Thursday, June 11, 2009

But Can They Govern?

Now that the elections are over and the political coalition of March 14 managed to hold its ground, the hard work is about to begin.
It is important for the newly elected members of parliament to remember what is their role in this democratic game. Contrary to what many of them seem to think, they have not been elected in order to cash in their huge paychecks from a government that is practically bust and that survives only by passing the hat at the sight of a dollar. They have not been elected to rubber stamp all the decisions made by their tribal chiefs and they have not been elected to flaunt the law and travel in motorcades surrounded by armed hoodlums even on their way to lunch. In this game they are supposed to serve one purpose only; be an honest hard working representative of the electorate, their concerns and aspirations. They are expected to be accessible, transparent and humble but above all else they have to be principled. Members of parliament are elected to serve the public, to listen to the peoples concerns and to live up to the promises that were made during the campaign. MPs are to be trustworthy and whenever they betray the trust entrusted to them then they should not be reelected. Unfortunately many of them do and when that happens it is not the MP that is at fault but it is the citizen who is equally responsible for the efficient and democratic performance of government. No government can be held accountable unless the public at large is willing and able to judge the performance of that government.
The next phase in the political drama that is unfolding in Lebanon is for the majority to step forward, form a government and submit legislation that is geared to restore to the central government its authority, to promote fair and balanced economic development, to tackle the budget deficit, enact welfare programs geared to spread social justice, to take strong measures that would protect whatever is left of our natural endowment and to make renewable clean energy a top priority.
March 14 is expected by most analysts to form the next cabinet, possibly under the leadership of Sa’ad Hariri. Although that was a partial goal of the elections the greater expectation is to have them govern effectively with fairness and justice. But can they govern? The short answer to the question is a strongly qualified maybe. The major two pillars of March 14, Walid Jumblatt and Sa’ad Hariri have already hinted clearly about their intentions to accept challenges to the authority of government. If that comes to pass and March 14 proceeds to sweep under the carpet the issue of illegitimacy of the arms of Hezbollah then March14 would have to be considered a total failure. Those who are willing to appease warlords and go back on promises that were made during the campaign do not deserve to rule or to be entrusted. Walid Jumblatt seems to have forgotten his own pronouncements about the incompatibility of a Hezbollah and a free Lebanese state while Sa’ad Hariri is willing to call appeasement a compromise.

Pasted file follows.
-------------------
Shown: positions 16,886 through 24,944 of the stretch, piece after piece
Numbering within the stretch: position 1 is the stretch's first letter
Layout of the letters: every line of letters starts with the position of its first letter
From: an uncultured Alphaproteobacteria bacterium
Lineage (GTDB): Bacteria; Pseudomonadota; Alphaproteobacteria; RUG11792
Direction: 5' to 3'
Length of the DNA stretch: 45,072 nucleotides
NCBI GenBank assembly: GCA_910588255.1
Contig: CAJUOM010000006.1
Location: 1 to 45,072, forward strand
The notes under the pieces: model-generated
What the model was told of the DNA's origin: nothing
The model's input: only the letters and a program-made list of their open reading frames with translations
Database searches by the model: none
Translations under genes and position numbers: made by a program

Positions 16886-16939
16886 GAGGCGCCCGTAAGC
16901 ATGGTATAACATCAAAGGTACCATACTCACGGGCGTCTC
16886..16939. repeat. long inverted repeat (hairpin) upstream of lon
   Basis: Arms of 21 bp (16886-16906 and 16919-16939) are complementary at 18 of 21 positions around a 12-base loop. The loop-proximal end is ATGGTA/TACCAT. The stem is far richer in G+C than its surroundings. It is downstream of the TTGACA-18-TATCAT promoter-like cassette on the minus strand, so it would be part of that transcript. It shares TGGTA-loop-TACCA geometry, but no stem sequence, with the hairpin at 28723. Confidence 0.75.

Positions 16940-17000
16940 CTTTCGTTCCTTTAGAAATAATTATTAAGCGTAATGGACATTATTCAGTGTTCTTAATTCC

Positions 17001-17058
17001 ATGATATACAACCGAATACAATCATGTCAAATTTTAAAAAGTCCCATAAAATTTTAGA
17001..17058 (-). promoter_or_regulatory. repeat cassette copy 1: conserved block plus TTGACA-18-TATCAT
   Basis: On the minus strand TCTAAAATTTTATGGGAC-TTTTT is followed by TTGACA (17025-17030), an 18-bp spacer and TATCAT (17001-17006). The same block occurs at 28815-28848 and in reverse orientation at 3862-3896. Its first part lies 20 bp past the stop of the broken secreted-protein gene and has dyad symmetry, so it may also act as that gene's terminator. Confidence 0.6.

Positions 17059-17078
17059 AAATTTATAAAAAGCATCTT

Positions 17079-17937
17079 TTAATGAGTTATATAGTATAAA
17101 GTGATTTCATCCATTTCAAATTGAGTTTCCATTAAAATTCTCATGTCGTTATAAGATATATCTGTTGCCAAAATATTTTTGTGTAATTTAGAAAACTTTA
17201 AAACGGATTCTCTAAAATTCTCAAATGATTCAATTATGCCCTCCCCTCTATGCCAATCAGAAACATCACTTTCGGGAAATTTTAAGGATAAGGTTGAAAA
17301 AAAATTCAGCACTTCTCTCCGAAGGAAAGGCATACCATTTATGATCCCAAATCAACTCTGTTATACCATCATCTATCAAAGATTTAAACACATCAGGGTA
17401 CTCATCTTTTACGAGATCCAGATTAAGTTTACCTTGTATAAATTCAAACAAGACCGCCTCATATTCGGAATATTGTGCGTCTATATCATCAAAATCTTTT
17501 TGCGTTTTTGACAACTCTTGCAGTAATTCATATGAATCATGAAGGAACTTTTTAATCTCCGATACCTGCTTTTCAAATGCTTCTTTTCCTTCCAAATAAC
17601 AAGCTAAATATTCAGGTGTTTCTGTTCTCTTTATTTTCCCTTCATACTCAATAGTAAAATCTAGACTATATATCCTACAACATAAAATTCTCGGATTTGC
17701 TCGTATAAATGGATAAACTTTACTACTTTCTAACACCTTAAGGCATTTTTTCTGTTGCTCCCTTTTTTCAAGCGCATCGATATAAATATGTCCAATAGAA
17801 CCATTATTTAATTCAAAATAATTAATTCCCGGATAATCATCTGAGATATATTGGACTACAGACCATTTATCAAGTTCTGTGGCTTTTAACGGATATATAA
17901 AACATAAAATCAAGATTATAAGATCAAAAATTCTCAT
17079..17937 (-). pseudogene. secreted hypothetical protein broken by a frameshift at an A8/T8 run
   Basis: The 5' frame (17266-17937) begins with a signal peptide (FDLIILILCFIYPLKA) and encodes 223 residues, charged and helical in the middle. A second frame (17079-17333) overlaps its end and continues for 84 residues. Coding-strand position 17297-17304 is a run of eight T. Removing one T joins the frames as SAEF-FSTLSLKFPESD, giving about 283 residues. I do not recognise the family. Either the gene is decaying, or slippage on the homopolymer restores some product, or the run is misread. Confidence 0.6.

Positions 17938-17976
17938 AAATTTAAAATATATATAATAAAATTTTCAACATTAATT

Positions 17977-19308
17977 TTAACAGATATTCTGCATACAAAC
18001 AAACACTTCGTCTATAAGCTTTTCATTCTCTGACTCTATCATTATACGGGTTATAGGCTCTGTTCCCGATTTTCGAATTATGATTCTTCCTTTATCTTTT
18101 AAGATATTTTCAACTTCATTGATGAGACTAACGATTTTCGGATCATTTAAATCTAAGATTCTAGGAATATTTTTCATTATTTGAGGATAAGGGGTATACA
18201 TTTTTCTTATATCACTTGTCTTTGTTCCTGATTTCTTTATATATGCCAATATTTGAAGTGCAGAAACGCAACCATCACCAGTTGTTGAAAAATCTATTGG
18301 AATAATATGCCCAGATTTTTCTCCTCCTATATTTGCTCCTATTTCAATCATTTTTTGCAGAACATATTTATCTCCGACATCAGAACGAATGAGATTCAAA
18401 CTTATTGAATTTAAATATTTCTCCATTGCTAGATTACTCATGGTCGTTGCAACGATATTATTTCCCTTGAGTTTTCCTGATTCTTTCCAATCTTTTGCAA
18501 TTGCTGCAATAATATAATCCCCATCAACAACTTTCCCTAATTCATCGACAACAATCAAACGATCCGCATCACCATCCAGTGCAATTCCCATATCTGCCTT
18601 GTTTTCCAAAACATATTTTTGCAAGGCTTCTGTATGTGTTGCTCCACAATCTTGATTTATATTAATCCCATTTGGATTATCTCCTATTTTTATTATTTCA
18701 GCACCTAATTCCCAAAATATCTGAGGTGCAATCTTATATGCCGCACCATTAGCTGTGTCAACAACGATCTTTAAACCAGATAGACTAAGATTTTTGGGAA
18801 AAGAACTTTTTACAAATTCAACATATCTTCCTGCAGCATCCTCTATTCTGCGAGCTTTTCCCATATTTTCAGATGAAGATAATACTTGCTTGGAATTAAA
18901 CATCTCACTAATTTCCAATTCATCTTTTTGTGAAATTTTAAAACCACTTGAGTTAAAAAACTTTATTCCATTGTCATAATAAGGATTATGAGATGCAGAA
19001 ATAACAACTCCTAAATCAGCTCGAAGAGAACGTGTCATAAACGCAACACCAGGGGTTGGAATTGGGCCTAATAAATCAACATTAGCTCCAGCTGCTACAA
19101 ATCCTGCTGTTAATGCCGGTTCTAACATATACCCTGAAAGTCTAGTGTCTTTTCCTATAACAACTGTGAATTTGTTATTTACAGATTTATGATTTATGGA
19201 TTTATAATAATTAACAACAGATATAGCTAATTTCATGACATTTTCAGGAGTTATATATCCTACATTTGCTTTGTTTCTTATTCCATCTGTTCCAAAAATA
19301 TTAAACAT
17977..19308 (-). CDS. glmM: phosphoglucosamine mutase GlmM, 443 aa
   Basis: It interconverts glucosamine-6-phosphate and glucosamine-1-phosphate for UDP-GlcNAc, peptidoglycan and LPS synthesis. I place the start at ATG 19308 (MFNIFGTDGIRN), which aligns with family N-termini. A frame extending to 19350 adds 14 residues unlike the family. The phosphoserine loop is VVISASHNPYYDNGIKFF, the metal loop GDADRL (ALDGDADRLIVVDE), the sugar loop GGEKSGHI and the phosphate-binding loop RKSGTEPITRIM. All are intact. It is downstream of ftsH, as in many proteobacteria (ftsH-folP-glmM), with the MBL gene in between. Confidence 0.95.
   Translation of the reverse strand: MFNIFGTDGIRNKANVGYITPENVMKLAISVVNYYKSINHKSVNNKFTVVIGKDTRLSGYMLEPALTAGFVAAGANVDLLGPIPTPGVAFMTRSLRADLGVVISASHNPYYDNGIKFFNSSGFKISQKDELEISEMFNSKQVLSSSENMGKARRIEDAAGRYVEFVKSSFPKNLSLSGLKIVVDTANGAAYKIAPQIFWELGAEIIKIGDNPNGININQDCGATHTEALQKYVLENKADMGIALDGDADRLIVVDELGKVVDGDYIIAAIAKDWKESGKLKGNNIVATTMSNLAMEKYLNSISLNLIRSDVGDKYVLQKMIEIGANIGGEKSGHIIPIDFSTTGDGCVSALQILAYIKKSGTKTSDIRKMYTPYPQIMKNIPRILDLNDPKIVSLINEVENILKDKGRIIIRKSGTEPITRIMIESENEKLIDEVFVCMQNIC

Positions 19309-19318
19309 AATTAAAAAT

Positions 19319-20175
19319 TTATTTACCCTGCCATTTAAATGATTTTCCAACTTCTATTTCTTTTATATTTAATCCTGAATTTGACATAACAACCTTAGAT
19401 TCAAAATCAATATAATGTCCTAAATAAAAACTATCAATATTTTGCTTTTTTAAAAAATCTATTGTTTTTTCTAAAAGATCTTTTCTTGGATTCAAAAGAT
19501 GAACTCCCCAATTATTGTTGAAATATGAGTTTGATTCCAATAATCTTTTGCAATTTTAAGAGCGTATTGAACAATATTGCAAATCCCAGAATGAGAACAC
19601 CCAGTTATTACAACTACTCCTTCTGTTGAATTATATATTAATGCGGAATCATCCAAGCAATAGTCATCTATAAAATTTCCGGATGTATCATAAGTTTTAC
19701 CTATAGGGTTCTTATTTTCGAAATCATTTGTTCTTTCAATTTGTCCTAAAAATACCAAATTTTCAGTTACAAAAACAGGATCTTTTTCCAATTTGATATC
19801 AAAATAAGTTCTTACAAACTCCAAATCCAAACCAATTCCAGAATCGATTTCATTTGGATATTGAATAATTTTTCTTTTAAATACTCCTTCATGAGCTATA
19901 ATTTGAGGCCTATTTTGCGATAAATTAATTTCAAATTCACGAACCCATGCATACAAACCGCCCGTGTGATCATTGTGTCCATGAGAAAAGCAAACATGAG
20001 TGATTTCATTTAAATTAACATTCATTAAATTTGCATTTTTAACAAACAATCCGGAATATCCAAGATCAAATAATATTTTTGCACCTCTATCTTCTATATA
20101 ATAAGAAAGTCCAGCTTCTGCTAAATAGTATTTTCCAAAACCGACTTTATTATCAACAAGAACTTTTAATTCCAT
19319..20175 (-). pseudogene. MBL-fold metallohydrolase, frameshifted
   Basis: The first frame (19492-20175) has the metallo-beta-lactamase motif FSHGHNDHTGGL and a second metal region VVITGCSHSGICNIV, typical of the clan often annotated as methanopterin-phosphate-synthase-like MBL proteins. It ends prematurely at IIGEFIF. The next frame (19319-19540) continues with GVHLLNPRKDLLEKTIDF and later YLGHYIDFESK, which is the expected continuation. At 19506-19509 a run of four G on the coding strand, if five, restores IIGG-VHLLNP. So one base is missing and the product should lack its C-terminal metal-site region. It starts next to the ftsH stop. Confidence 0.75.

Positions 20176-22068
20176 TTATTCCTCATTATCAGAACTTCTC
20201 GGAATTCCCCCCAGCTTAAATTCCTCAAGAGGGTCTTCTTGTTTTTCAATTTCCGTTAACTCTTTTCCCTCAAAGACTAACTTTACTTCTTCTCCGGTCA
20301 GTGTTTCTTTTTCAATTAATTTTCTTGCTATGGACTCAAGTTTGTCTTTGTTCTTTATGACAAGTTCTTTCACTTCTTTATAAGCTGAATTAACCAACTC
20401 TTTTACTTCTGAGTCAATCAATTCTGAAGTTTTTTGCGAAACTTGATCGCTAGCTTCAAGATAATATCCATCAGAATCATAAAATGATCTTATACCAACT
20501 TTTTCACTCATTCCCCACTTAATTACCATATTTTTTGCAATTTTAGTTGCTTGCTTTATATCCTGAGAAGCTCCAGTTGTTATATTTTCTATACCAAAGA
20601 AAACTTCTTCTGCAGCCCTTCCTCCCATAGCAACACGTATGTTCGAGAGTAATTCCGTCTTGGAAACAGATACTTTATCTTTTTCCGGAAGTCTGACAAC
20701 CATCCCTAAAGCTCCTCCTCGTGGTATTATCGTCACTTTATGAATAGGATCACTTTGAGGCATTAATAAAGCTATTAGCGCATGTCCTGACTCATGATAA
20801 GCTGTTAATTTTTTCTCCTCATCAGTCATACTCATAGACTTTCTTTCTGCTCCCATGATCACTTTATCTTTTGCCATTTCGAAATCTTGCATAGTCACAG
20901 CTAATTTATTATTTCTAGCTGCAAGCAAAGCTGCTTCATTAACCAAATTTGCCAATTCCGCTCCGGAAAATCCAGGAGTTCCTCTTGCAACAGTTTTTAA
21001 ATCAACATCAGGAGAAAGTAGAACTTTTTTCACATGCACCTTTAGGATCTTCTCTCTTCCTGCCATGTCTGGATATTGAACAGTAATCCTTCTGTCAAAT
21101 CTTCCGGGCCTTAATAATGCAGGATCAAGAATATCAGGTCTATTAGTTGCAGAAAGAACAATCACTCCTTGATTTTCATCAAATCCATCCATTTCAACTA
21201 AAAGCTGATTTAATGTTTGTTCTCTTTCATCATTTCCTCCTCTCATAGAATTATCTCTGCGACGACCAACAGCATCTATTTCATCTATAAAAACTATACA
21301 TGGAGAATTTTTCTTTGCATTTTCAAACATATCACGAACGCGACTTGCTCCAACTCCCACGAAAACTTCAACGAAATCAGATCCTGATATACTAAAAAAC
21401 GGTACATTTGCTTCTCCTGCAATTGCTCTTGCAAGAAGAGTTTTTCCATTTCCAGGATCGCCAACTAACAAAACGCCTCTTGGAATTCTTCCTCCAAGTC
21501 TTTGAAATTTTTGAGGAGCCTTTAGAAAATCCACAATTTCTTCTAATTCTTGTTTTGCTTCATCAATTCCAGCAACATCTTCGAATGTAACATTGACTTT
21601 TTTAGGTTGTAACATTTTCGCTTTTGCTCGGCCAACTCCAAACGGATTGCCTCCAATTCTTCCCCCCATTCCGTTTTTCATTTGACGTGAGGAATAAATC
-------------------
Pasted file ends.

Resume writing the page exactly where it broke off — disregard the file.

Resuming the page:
What Lebanon needs over the next few weeks is a concerted effort by those that value the basic principles of democracy and decency not to allow the political leadership of March 14 to forget its promises and commitments. But can they govern? The answer has to be a resounding no if they are willing to cut a deal with the largest war lord in the Middle East whose only legitimacy and that of his group is the ownership of the most sophisticated and illegal arms cache and who have no respect for the rule of law.


Eternal Skeptic said...

Will you ever be able to admit that neither March 14 nor anyother Lebanese political group will be able to govern effectively under the current system?

Anonymous said...

The short answer to your question is: No ,they have no clue of what governing entails.


Free Blog Counter